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FAO urges Asia-Pacific media executives to become more active in helping to achieve the 2030 agenda for sustainable development

11/05/2018 New Delhi, India

Public and private sector media organizations across Asia-Pacific should be encouraged to take a greater stake in helping the region achieve the world’s sustainable development goals, particularly SDG 2 on Zero Hunger, the Food and Agriculture Organization of the United Nations said today.

Participants at the 15th Asia Media Summit (ASM) heard that to achieve the SDGs, it would be helpful for media practitioners and media executives to become more directly involved in pushing the 2030 agenda forward. This would not only raise greater awareness, but would also help to deliver the behavioral change necessary to achieve the 17 SDGs by the 2030 deadline.

“The clock is ticking, and while we’ve seen some progress on the ground, and some good examples of awareness raising by Asian media on good development practices, more needs to be done,” said Allan Dow, FAO’s Regional Communication Officer. He called for greater partnerships with Asia-Pacific media to build on the momentum.

“UN agencies like FAO, governments, NGOs – we can all play our part, but none of us can hit these targets on our own, so we need to work together – and that’s why the media’s role is critical as a developmental partner,” Dow said.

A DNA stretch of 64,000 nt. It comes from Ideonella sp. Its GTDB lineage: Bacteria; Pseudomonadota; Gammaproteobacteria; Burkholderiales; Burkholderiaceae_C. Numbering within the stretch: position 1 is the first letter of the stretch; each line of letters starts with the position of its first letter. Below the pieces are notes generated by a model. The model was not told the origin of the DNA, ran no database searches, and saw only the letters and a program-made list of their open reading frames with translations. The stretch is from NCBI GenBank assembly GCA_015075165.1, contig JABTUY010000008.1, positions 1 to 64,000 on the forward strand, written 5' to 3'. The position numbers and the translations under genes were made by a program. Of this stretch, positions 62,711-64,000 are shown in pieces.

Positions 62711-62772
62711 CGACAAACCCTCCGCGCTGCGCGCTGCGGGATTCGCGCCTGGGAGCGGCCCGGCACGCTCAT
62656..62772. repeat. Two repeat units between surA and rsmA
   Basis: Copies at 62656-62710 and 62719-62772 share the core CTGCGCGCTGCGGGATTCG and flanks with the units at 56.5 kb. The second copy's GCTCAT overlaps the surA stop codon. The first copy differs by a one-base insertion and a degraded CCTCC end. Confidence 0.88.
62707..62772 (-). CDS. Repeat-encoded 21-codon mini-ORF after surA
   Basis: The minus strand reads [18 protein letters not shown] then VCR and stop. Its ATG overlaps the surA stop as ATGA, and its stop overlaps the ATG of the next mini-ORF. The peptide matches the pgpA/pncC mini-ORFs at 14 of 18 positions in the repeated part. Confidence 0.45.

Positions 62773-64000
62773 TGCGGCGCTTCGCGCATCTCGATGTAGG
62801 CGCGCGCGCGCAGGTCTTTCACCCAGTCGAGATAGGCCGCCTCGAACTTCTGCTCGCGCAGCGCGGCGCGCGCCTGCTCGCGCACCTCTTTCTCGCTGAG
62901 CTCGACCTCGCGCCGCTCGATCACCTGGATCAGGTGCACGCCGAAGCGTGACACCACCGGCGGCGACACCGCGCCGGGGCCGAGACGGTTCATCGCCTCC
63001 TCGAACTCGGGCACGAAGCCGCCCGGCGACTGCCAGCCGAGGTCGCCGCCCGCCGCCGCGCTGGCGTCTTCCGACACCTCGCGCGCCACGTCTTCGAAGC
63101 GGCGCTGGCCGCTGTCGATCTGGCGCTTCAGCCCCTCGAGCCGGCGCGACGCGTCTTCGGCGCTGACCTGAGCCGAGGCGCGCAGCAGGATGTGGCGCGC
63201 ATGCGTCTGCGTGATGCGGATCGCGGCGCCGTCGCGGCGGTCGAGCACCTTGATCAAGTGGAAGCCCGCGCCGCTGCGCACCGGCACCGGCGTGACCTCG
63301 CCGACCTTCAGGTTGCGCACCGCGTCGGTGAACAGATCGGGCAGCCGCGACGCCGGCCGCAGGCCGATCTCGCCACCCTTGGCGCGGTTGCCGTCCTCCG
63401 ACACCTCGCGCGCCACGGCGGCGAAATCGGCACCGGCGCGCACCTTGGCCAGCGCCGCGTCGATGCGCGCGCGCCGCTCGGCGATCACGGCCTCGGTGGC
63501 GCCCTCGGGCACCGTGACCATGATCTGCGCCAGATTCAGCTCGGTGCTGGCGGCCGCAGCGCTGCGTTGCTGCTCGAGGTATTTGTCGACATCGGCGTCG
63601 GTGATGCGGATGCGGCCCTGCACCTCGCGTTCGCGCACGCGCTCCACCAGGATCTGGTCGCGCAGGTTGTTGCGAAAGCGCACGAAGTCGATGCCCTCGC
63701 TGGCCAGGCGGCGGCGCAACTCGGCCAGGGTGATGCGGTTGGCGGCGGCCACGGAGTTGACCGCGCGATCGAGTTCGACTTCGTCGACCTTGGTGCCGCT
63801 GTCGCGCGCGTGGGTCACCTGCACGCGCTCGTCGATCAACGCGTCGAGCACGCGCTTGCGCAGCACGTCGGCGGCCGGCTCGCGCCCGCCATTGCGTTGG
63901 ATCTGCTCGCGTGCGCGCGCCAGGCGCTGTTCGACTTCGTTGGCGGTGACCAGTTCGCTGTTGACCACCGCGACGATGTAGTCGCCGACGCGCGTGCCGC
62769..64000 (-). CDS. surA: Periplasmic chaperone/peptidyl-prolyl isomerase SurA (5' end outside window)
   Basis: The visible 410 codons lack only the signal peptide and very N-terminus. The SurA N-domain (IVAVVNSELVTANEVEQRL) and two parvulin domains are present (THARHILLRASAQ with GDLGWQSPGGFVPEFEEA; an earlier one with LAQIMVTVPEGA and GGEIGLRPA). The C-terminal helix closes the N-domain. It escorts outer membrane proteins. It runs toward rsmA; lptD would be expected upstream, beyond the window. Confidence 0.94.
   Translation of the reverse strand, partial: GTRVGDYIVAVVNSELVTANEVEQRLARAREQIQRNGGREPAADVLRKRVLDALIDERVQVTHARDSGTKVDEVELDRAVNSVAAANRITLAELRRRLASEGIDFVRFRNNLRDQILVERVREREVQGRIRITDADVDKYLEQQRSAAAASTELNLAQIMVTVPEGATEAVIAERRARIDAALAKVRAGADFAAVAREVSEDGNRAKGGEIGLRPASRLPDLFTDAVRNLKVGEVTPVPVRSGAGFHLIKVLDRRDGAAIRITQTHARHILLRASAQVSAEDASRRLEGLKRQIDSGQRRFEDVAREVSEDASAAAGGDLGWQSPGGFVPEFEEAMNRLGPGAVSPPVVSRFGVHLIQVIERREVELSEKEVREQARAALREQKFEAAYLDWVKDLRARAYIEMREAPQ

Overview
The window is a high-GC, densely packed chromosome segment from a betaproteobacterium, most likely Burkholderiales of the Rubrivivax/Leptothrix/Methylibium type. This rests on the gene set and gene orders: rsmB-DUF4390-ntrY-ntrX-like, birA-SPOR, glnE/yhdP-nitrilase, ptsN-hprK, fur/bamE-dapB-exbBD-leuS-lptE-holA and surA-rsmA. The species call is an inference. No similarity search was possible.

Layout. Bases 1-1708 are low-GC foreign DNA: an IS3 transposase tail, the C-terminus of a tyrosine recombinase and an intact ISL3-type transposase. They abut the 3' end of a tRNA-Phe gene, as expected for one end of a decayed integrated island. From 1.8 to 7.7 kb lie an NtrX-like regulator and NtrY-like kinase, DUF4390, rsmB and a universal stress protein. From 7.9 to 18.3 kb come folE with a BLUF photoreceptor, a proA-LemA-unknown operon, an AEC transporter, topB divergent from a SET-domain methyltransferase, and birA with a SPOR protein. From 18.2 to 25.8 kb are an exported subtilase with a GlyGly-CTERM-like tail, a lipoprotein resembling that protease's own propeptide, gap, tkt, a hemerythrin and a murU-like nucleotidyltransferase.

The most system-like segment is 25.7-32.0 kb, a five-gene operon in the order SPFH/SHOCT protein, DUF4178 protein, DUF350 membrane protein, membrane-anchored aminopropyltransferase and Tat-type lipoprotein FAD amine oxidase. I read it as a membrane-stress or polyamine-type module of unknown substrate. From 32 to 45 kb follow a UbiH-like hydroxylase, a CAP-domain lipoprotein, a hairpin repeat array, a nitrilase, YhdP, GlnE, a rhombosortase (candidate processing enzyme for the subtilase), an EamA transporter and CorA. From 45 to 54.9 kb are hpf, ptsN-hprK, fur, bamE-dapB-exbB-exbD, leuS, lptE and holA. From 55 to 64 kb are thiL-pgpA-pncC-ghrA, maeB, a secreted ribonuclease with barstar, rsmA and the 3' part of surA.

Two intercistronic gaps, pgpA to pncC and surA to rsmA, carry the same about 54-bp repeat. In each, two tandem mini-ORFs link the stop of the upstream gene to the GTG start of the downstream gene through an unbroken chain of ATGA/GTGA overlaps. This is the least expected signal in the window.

The participants were reminded that the Asia-Pacific region is home to nearly half a billion hungry people and that the fight against hunger had slowed and even reversed in some parts of the region, adding even greater urgency for a broader intervention by media and others.

Good development stories are there for the taking

As part of its three day agenda, the Asia Media Summit placed a special emphasis on greater engagement in reporting on the SDGs in meaningful and impactful ways. Panelists pointed out that the good human, development stories are out there and, in fact, are quite easy to get and easy to tell. A number of good examples of improved food security, livelihoods, sanitation and recycling were illustrated from Bangladesh, Bhutan, India, Republic of Korea and Thailand.

However, many journalists, particularly from public broadcasters, said budgetary restraints and the intense competition, often a result of what they called more sensationalized reporting by other sectors of media – including social media – often overwhelmed their own ability to maintain a broader public interest focus and engage their audiences.

The 15th Asia Media Summit was organized by the Asia-Pacific Institute for Broadcasting Development. It was hosted by the Government of India’s Ministry of Information and Broadcasting and co-sponsors. More than 200 participants, including 45 speakers from media, government, UN agencies, not-for-profit and civil society organizations were drawn from countries across the region as well as Africa and Europe.

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